This work is, of course, designed more for con sultation than for systematic reading. Never theless it has been considered advisable to take up one part of the body after another in a regular order, so that, if any one chooses to read the sections on ANATOMY AND PHYSIOLOGY in the order in which they are given, a general and connected account of the whole body in its structure and workings will be obtained. It is of value for the understanding of the subject of this section to consider, for a moment, what stage has been reached in the regular study of the body. In Section X. we discussed the process of digestion, and perceived that the whole end and aim of that process was to pre pare material fit to enter the blood and main tain its quality and quantity. The considera tion of the lymphatics and blood glands, in Section XII., showed that the blood received supplies froM lymphatic vessels of lymph pre pared by lymphatic glands, and had also addi tions made to it by the blood glands, notably the spleen. We thus perceive that the blood, which is being continually drained by the de mands made on it by the whole body for its nourishing material, has two main sources of supply, namely, first and chiefly, the food, and secondly, the lymphatics and blood glands. We shall see in Section XVI. that this does not exhaust the sources whence the blood draws supplies, and that the lungs are the channel by which a substance is conveyed to the blood, not second in importance to what is received by the alimentary canal, the substance oxygen gas, namely.
Such being the sources of the blood, our next question is as to its nature.
Microscopical Characters of Blood.— The microscope reveals much as to the nature of the blood. Blood is prepared for examina tion by the microscope in a very simple way, The twisted corner of a handkerchief is wound tightly round the end joint of a finger. This obstructs the flow of blood, and the point of the finger becomes purple and congested. A smart dab with a clean needle draws a drop of blood at once. A small quantity is got on the centre of a slide, such as is used for microscopic purposes, by making the slide touch the drop, and it is immediately covered with a very thin circle of glass (a cover glass). The slide is then put on the stage of a microscope and examined.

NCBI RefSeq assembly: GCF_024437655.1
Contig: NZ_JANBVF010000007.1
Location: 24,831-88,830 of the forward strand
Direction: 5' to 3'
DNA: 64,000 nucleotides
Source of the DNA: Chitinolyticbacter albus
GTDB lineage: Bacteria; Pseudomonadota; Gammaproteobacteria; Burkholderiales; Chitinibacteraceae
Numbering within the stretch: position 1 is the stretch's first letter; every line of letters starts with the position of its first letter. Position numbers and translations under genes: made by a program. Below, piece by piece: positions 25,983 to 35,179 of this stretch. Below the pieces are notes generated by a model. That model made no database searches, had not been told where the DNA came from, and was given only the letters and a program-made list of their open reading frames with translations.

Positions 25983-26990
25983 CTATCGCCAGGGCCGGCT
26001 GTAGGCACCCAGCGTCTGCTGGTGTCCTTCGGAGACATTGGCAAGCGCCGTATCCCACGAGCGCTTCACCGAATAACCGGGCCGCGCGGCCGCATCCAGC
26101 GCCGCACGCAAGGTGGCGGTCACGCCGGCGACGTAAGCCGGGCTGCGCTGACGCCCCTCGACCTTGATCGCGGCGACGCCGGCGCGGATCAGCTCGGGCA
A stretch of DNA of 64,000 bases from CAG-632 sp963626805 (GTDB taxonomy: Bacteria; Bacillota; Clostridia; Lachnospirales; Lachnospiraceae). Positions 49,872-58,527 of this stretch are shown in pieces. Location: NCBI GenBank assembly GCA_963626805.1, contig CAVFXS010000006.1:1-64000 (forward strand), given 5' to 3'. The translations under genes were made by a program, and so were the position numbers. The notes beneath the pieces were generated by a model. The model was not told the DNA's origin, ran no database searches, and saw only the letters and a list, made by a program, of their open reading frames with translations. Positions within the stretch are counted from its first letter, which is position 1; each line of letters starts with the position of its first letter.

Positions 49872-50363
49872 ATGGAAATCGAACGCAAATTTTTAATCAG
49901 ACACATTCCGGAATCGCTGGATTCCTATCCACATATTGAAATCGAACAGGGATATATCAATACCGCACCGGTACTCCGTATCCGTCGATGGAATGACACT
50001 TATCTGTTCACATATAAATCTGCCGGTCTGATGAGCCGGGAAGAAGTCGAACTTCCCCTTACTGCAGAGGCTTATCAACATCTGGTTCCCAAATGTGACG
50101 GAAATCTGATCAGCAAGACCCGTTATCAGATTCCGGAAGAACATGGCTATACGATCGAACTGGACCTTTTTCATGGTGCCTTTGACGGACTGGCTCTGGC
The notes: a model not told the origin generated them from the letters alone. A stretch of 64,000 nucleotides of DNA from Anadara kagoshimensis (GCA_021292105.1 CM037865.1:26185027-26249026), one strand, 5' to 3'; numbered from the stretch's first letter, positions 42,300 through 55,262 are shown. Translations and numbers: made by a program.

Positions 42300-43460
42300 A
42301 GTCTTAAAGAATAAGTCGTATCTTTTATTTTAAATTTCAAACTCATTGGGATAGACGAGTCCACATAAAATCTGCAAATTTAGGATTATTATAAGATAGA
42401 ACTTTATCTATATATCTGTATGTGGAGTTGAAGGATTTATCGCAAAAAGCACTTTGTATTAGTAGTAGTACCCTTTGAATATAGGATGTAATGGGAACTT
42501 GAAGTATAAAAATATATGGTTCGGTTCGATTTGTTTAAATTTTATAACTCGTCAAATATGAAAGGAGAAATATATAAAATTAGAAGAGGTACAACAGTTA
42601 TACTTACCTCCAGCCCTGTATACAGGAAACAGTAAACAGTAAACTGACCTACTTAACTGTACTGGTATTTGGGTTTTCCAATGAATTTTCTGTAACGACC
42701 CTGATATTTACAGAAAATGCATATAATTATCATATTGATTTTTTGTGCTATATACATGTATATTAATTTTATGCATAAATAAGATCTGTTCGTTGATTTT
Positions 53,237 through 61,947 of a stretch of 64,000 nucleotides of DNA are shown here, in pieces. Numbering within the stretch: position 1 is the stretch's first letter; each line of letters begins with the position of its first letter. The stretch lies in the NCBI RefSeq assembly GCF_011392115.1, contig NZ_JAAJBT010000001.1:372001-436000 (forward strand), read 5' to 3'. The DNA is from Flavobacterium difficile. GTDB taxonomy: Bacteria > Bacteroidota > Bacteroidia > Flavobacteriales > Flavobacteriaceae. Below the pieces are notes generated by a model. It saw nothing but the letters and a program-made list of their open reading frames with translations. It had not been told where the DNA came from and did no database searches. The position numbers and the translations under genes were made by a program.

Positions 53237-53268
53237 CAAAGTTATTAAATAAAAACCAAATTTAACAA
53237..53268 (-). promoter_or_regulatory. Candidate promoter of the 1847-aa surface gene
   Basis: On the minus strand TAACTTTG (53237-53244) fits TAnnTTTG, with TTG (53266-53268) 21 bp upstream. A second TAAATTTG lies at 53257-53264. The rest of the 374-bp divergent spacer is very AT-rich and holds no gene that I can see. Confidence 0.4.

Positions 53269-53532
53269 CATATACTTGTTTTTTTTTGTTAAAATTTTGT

Under a moderately high magnifying power the appearance represented in Fig. 131 is seen. The blood is evidently not altogether fluid. It , contains small bodies in great numbers, which are floating in a liquid. Contrary to what would be expected, the liquid is of a light straw colour, indeed almost colourless. The small bodies, however, are coloured. They appear red when seen in layers, but singly they are yellow. The fluid is called plasma, or liquor sanguinis (liquid of the blood); the small bodies are the red corpuscles (small body, Latin corpus, a body) or cells of the blood. If the preparation be quickly examined, or if the cover glass be gently disturbed with a needle, the corpuscles will be seen separate from one another, but they quickly run to gether to form rows or rouleaux, like piles of coin, as represented in the figure. This is owing to their shape. If one be carefully examined as it lies on its edge, it presents the appearance shown at a in Fig. 131, thinner at the middle than at either end. If one be seen lying on its face its appearance is as repre sented by 1, of the same figure. It is circular, and the centre is dark, while the edge is clear. If the focus of the microscope be altered, the centre becomes clear and the edge dark. In other words the two surfaces of the corpuscle are not flat, they are hollowed towards the centre, so that the corpuscle is thinner at the centre than at the margins. The body is thus hollowed on each surface, is, in a word, a biconcave disc. On a casual glance the red corpuscles are the only bodies seen in the fluid, but, on looking carefully, other bodies slightly larger and few in number are perceived. They are seen here and there in the spaces formed by the rows of red cells. They keep separate from one another, are white, and contain little dark granules in their interior. They are the white or colourless corpuscles of the blood, and are also termed leucocytes (Greek leukos, white, and khtos, a cell). They are represented in Fig. 131, c. There are usually not more than three or four seen in the field. There is in healthy human blood, on an average, 1 white blood corpuscle for every 600 to 1200 red ones. They are irregularly globular in shape.